Carly Pearce: The Cover Story

Written by Holly Gleason
Carly Pearce: The Cover Story
Carly Pearce; Photo Credit: John Shearer

Carly Pearce understands disappointment. She knows what it’s like to want, to burn with desire and watch other people walk off with your dream. She has embraced the notion of just keep going, doing, imagining, working towards goals and especially refusing to relinquish the vision that brought from her grandparents’ home to Pigeon Forge, Tennessee, home to Dollywood, where she sang three-to-five shows a day.

For all the Cinderella sparkle of her whirlwind courtship with fellow country traditionalist Michael Ray and subsequent marriage, the honey blonde with the blinding smile didn’t have the world lay down at her feet. It’s what makes the almost churchy piano ballad “It Won’t Always be Like This” and the way we can trip over our own tears on the way to happily ever after.

       “…I had big wings, but didn’t have a sky
            Just a front row view of everybody flying high

            Wish I could’ve told myself back then…
            The heart won’t ache forever, no matter how hard it gets…”
            — It Won’t Always Be Like This

“Oh, my gosh, we are human beings,” says the woman whose voice is equal parts shimmer, powder and ache. “It’s why I never want to shy away from troubles. I want to (be able to) be unapologetically not okay if the situation calls for it.”

Pausing for a moment, remembering writing the song, she seems to be drawing on the feeling in the room. When songs that lay one bare are created, there’s the heightened vulnerability of people seeing you at your rawest, at your most failed. 

Picking up the answer, her voice a little more quiet, Pearce explains, “I’ve never cried during a writing session. But I just sat there that day, felt everything there was to feel – and I absolutely went for it in my heart and in my truth.”

Carly Pearce; Photo courtesy of Big Machine Records
Carly Pearce; Photo courtesy of Big Machine Records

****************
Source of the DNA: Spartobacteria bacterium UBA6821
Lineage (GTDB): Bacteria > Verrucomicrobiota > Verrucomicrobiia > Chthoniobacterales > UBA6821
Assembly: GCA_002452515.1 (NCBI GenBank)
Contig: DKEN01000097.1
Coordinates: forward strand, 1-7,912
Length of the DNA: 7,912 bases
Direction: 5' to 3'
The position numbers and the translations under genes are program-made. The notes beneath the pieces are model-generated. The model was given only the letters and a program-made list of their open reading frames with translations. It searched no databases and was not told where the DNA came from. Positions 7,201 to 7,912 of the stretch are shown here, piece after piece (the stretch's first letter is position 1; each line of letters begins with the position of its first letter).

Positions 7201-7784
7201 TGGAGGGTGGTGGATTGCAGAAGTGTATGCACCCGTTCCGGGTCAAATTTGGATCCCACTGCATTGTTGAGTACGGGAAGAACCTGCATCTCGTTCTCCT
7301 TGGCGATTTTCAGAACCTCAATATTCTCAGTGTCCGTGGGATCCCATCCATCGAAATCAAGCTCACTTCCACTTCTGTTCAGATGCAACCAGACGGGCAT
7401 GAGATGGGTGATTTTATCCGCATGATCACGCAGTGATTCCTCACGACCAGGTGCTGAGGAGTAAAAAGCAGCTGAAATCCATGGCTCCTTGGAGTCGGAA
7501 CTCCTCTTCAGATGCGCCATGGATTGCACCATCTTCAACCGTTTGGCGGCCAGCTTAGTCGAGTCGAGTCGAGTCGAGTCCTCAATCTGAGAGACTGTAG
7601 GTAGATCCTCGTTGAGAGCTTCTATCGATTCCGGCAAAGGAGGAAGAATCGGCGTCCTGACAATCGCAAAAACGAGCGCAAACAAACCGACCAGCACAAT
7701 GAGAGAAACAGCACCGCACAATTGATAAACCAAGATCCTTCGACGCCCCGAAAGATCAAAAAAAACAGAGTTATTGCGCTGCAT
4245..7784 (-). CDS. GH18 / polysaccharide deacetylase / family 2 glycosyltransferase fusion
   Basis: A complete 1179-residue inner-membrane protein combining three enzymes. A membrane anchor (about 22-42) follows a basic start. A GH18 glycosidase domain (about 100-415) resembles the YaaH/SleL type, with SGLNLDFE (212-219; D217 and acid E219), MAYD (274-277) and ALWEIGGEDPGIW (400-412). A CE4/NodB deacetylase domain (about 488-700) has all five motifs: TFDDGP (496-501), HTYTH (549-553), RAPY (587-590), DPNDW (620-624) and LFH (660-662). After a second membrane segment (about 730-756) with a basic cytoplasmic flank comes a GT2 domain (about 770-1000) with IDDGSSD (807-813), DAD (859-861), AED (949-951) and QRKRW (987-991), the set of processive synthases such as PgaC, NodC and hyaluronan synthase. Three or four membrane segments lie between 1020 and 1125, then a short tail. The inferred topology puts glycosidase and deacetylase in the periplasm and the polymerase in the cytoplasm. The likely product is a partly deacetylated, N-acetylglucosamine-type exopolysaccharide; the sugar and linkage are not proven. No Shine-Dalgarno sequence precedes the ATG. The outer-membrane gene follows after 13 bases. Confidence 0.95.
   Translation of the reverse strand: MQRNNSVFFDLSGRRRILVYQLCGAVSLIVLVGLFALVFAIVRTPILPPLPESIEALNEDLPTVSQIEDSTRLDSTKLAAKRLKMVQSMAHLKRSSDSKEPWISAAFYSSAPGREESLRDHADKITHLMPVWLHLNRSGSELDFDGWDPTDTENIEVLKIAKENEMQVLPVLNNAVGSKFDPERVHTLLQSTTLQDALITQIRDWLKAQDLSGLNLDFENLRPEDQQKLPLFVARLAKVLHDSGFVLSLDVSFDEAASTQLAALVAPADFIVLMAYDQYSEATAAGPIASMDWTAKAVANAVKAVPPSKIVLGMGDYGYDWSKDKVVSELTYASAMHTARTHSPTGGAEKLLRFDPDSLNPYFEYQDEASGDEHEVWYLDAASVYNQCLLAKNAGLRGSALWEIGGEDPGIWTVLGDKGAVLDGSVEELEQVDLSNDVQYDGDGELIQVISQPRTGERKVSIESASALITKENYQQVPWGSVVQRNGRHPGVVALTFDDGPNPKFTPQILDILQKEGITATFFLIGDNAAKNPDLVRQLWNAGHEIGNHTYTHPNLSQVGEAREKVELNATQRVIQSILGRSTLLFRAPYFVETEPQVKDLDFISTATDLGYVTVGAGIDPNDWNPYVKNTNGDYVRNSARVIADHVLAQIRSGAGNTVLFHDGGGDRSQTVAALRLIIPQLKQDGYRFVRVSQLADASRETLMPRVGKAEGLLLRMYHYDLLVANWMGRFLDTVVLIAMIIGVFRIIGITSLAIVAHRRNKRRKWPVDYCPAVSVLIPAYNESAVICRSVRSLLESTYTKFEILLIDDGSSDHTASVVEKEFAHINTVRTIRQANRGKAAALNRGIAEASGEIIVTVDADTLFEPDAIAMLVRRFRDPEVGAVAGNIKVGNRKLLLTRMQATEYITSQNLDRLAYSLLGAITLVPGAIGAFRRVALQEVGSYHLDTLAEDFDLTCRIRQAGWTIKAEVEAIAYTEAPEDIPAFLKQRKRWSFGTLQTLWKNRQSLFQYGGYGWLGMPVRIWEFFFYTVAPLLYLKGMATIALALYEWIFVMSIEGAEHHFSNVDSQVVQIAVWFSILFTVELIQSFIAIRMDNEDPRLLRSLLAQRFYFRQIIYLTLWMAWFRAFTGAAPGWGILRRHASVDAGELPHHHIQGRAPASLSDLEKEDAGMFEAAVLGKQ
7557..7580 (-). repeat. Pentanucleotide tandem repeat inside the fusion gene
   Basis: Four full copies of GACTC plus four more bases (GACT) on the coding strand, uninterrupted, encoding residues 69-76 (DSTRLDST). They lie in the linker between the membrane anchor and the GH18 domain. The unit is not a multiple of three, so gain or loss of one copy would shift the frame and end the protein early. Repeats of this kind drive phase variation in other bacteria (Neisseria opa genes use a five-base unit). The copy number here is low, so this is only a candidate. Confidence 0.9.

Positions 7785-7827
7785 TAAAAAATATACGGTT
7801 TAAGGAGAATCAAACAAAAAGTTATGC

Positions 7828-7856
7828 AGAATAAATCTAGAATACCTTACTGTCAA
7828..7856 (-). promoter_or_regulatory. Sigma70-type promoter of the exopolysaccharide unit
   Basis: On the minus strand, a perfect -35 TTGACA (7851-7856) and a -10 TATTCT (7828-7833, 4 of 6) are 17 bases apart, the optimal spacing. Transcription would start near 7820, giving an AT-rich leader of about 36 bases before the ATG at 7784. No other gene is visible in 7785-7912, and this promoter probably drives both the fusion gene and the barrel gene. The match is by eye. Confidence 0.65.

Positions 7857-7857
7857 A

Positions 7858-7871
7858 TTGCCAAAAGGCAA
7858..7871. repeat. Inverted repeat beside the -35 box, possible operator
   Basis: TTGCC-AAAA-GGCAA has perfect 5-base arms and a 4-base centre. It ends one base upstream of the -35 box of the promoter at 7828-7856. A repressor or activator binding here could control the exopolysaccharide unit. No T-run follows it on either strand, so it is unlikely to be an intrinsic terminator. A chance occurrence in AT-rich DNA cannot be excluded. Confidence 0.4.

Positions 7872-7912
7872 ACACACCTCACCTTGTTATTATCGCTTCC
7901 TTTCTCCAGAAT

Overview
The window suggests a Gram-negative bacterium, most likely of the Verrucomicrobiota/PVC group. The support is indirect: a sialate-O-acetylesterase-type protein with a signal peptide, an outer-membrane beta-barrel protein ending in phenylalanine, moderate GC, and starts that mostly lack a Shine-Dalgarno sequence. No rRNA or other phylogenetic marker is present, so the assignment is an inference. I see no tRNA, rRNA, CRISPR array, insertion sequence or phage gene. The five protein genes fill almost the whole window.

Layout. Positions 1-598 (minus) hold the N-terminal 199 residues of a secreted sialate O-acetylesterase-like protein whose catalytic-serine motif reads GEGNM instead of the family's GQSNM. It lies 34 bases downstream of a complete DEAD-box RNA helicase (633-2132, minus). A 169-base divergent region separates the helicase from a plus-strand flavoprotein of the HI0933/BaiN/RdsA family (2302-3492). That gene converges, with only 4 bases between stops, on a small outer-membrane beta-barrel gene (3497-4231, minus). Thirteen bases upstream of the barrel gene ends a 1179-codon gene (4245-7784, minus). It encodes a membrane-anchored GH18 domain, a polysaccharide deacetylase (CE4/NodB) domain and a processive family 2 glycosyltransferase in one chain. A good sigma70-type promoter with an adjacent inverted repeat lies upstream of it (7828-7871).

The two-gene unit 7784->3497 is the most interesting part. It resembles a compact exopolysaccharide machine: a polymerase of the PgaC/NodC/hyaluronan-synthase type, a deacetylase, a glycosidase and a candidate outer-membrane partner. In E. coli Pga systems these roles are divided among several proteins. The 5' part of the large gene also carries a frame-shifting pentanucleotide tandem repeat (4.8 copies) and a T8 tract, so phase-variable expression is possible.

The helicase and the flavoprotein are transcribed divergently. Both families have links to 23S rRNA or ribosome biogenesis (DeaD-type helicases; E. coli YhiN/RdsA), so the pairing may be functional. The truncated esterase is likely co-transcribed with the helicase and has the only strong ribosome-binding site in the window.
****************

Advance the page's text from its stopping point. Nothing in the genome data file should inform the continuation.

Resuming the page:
Obviously, her happy endings temper the struggle. People joke about how it’s all rosy in the rearview. But as someone who took the long road, stayed true to her music and watched as opportunities seemed to pass her by, Pearce wants to stand as an example for all the other women, young and old, who are standing by their dreams.

“That whole second verse is watching all my friends get deals,” she recalls.  “I knew what it needed to be, and I wanted people going through it to know how it feels… I spent eight years in Nashville, spending the majority of my time crying in the car, wondering why I couldn’t get it done. I feel like we’d all be lying if I didn’t say, ‘I went through Hell..,’ but sometimes that’s part of it.

“The amount of of time I spent chasing it, taking meetings, hearing, ‘You’re so special…,’ ‘You’re such a great singer…’ And then ‘good-bye.’ Or deal memos, talking every day, then never calling back.”

Stories above Manhattan’s busy streets, Pearce is in New York City for promo. An early workout, a mid-morning content capture, a business lunch, a bit of glam, a phoner interview before getting in a car to gladhand with the radio station, then a show at trendy Chelsea Ballroom. What makes the grind sweeter, she will share the bill – and come out to sing Keith Whitley’s tender “When You Say Nothing At All” with new husband and fellow real country embracer Michael Ray.

“Music will never go away for me,” she says laughing about the work. “All I can control is the narrative and what I put out, so those things I’m going to work incredibly hard for. I want to be the flagship artist of my generation – and I want this music to be the flag drawn.”